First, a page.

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Thank you.

I'm going to guess even day use trail parking areas would be gated if a shut-down. Or are they not really gated? Either rway good news the road itself remains open to get to some of the state parks.

Most are not gated, and those that were you still have access. You'll just have to walk farther.

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Tuesday September 29 2015


 


A deer takes advantage of a break in the rain for some fall foraging on Grandfather Mountain. Although Grandfather houses deer in its animal habitats, wild deer are a common sight on the mountain. (Photo by Sharon Glatthorn)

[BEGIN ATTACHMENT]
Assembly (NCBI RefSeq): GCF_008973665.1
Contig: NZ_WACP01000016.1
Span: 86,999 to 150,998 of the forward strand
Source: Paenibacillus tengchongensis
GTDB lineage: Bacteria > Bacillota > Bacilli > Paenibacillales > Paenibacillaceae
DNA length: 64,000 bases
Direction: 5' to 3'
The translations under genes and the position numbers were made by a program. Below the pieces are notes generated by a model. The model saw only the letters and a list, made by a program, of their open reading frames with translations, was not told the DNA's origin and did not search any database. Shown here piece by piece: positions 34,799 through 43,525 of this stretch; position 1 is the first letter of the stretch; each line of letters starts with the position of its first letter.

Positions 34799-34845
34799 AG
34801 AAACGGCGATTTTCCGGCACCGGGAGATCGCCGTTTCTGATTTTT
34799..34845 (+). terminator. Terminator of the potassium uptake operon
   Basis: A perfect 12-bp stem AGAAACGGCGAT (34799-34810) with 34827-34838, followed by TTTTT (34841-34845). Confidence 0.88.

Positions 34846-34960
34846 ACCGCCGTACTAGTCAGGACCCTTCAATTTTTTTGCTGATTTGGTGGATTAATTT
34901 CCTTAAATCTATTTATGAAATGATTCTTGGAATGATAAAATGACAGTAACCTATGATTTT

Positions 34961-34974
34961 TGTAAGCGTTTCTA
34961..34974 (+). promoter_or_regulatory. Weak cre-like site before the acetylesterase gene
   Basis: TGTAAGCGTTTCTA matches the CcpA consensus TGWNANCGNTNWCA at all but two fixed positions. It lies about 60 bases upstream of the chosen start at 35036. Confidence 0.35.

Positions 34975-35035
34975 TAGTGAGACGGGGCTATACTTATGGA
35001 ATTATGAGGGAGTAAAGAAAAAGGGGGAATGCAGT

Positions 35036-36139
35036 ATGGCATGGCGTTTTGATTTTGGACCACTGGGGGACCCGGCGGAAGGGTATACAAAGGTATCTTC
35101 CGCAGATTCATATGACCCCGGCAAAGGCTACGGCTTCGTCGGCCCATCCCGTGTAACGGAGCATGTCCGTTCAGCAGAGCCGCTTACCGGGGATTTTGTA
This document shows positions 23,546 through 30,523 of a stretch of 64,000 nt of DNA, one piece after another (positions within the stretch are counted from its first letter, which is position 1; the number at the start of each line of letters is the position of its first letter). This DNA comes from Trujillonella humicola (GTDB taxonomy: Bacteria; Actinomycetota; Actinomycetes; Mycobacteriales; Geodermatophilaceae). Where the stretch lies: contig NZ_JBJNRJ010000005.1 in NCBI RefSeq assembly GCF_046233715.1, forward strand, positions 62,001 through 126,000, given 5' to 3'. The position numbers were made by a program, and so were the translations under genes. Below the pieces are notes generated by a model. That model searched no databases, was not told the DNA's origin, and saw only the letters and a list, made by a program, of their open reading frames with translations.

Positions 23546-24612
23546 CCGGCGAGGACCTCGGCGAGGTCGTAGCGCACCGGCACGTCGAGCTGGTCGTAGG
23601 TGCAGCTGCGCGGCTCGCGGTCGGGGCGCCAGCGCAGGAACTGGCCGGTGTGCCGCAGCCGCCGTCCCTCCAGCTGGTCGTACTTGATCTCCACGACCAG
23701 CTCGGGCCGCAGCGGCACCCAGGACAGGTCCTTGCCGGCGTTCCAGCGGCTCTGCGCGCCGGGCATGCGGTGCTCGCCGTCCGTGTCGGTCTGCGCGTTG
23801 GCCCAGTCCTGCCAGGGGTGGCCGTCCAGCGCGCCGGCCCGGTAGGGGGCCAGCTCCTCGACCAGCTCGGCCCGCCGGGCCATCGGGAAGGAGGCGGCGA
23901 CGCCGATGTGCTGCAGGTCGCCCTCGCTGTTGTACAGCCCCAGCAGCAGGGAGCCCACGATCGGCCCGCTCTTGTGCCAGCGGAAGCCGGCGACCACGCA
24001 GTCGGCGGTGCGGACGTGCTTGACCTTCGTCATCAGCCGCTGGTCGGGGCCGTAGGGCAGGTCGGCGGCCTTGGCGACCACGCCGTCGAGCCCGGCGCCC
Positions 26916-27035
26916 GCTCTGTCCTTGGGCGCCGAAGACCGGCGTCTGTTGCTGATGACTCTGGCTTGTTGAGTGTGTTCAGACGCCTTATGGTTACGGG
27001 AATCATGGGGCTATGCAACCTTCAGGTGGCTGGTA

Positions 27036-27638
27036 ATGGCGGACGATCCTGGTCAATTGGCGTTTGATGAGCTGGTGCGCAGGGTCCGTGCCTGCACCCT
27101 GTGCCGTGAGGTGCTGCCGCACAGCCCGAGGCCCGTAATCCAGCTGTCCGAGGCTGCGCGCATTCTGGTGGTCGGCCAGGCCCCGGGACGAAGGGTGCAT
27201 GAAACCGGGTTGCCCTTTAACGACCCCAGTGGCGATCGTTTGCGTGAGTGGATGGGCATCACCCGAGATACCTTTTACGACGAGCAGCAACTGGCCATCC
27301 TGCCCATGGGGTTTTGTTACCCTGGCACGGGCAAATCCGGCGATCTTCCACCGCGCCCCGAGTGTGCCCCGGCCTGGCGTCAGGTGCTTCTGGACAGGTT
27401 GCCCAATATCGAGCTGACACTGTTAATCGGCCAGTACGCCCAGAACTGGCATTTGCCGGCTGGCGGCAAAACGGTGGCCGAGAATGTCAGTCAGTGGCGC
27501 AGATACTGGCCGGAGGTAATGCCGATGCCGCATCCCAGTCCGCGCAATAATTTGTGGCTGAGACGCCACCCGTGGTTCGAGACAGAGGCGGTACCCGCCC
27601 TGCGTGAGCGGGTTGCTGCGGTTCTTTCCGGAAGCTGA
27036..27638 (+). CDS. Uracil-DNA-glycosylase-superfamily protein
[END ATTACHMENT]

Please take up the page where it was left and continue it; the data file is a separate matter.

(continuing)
Folks who are determined to see deer, however, are encouraged to attend one of Grandfather Mountain’s daily deer encounters (weather permitting), during which staff naturalists will offer the animals an enrichment — something to bring variety to their day, such as a new toy, treat or even a scent. Meanwhile, naturalists share information and answer questions. For a complete schedule of daily events, click here.


 


Photo Courtesy of Grandfather Mountain Stewardship Foundation


 


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I need scouting reports on Grandfather/Rough Ridge/Linn Cove Viaduct area. I'm hoping to go to that area on Friday afternoon or Saturday morning, but I'm worry it'll be post-peak by that time.